Although it may not be actively snowing and you may start venturing outdoors, remember that cold weather can affect your body in different ways. A previous blog post discussed hypothermia (abnormally low body temperature) because your body can lose heat faster than you can produce it. Because hypothermia happens gradually and affects your thinking, and can cause you to be sleepy, confused, and clumsy, you may not realize you need help. A body temperature below 95° F is a medical emergency and can lead to death if not treated promptly.
This article will focus on the dangers of frostbite. Frostbite is an injury to the body that is caused by freezing, resulting in a loss of feeling and color in affected areas. It most often affects the nose, ears, cheeks, chin, fingers, or toes — those areas farthest away from the heart. The classifications and signs/symptoms for tissue damage caused by extreme cold includes: frostnip, a superficial cooling of tissues without cellular destruction; at onset, there is itching and pain, and then the skin develops white, red, and yellow patches and becomes numb. Chilblains are superficial ulcers of the skin that occur when a predisposed individual is repeatedly exposed to cold; blisters may occur 1–2 days after becoming frozen. The blisters may become hard and blackened, most of them heal in one month, but the area may become permanently insensitive to both heat and cold. Frostbite involves tissue destruction. At or below 0 °C (32 °F), blood vessels close to the skin start to constrict, and blood is shunted away from the extremities. The same response may also be a result of exposure to high winds. This constriction helps to preserve core body temperature. In extreme cold, or when the body is exposed to cold for long periods, this protective strategy can reduce blood flow in some areas of the body to dangerously low levels. This lack of blood leads to the eventual freezing and death of skin tissue in the affected areas. The muscles, tendons, blood vessels, and nerves can freeze. The skin is hard, feels waxy, and use of the area is lost temporarily, and in severe cases, permanently. Frostbite can result in areas of purplish blisters which turn black and which are generally blood-filled. Nerve damage in the area can result in a loss of feeling. Extreme frostbite may result in fingers and toes being amputated if the area becomes infected with gangrene. The extent of the damage done to the area by the freezing process of the frostbite may take several months to assess, and this often delays surgery to remove the dead tissue.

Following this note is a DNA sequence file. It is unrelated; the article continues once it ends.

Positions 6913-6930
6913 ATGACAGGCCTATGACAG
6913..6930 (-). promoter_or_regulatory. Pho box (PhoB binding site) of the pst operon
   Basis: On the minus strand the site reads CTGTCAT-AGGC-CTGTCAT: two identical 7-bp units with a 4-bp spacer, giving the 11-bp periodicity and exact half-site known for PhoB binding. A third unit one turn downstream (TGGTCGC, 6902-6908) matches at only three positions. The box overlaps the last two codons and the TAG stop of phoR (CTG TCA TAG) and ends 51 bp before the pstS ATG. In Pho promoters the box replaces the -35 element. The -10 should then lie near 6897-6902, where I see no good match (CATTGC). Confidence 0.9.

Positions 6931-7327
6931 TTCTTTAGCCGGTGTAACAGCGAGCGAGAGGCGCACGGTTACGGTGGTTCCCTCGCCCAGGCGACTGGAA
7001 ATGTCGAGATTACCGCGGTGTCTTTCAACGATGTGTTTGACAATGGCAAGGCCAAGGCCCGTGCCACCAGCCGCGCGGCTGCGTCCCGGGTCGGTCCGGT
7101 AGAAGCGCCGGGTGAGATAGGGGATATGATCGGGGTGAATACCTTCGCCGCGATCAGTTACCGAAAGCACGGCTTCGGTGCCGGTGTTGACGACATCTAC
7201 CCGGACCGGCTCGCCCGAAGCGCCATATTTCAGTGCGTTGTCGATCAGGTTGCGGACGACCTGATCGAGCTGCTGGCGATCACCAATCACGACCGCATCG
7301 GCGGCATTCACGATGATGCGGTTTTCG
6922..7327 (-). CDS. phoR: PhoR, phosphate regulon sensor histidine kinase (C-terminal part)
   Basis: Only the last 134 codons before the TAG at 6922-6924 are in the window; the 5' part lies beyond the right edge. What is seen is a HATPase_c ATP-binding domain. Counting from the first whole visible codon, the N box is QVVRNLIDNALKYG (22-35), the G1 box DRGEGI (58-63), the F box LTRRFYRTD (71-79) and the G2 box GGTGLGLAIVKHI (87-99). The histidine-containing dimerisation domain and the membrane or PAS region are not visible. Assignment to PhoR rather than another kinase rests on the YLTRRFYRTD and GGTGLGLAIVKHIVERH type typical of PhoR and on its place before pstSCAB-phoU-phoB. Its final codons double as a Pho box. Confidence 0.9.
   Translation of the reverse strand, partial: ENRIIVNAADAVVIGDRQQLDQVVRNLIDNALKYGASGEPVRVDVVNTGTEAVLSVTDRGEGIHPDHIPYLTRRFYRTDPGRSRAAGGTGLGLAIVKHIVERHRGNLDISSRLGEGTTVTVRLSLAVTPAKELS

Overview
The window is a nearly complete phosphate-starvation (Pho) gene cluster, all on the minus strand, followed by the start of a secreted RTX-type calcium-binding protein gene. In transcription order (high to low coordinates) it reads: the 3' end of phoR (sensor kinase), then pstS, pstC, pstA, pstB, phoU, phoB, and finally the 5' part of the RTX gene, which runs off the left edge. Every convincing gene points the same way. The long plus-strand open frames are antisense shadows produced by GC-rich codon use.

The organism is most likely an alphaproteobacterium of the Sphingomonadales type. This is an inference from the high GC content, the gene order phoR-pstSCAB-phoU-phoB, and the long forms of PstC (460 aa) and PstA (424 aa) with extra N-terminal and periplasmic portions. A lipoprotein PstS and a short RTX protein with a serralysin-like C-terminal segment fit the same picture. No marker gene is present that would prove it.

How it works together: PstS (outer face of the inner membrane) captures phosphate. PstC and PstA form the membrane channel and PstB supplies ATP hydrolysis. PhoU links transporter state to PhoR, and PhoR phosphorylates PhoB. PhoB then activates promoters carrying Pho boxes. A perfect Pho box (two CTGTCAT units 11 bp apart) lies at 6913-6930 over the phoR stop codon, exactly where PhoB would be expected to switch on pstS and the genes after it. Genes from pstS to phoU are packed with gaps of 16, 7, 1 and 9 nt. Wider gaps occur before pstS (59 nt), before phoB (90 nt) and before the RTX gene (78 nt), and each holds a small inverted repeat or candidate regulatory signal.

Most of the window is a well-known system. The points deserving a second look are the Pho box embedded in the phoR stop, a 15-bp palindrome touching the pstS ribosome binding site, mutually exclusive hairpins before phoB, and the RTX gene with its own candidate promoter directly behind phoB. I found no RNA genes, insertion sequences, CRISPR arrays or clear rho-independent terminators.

The risk of frostbite is increased in people with reduced blood circulation, such as those with PAD (peripheral arterial disease), poorly controlled diabetes, peripheral neuropathy, Raynaud’s disease. At great risk are people who are not dressed properly for extremely cold temperatures; especially if you use a light jacket or no hat/mittens, because you are just running to the store for a short time, going out to eat, or not going far from home.
This information does not take the place of medical advice; consult emergency medical personnel, or your physician, immediately, if you have hypothermia or frostbite . For frostbite, general guidelines may include getting into a warm room as soon as possible; unless absolutely necessary, do not walk on frostbitten feet or toes—this increases the damage. Warm the affected area using body heat, such as the heat of an armpit can be used to warm frostbitten fingers. Do not rub the frostbitten area with snow or shake/massage it at all, this can cause more damage, especially if ice crystals have formed in the tissue. Don’t use a heating pad, heat lamp, or the heat of a stove, fireplace, or radiator for warming. Affected areas are numb and can be easily burned (especially when diabetes is not well controlled which can lead to decreased circulation and decreased sensation).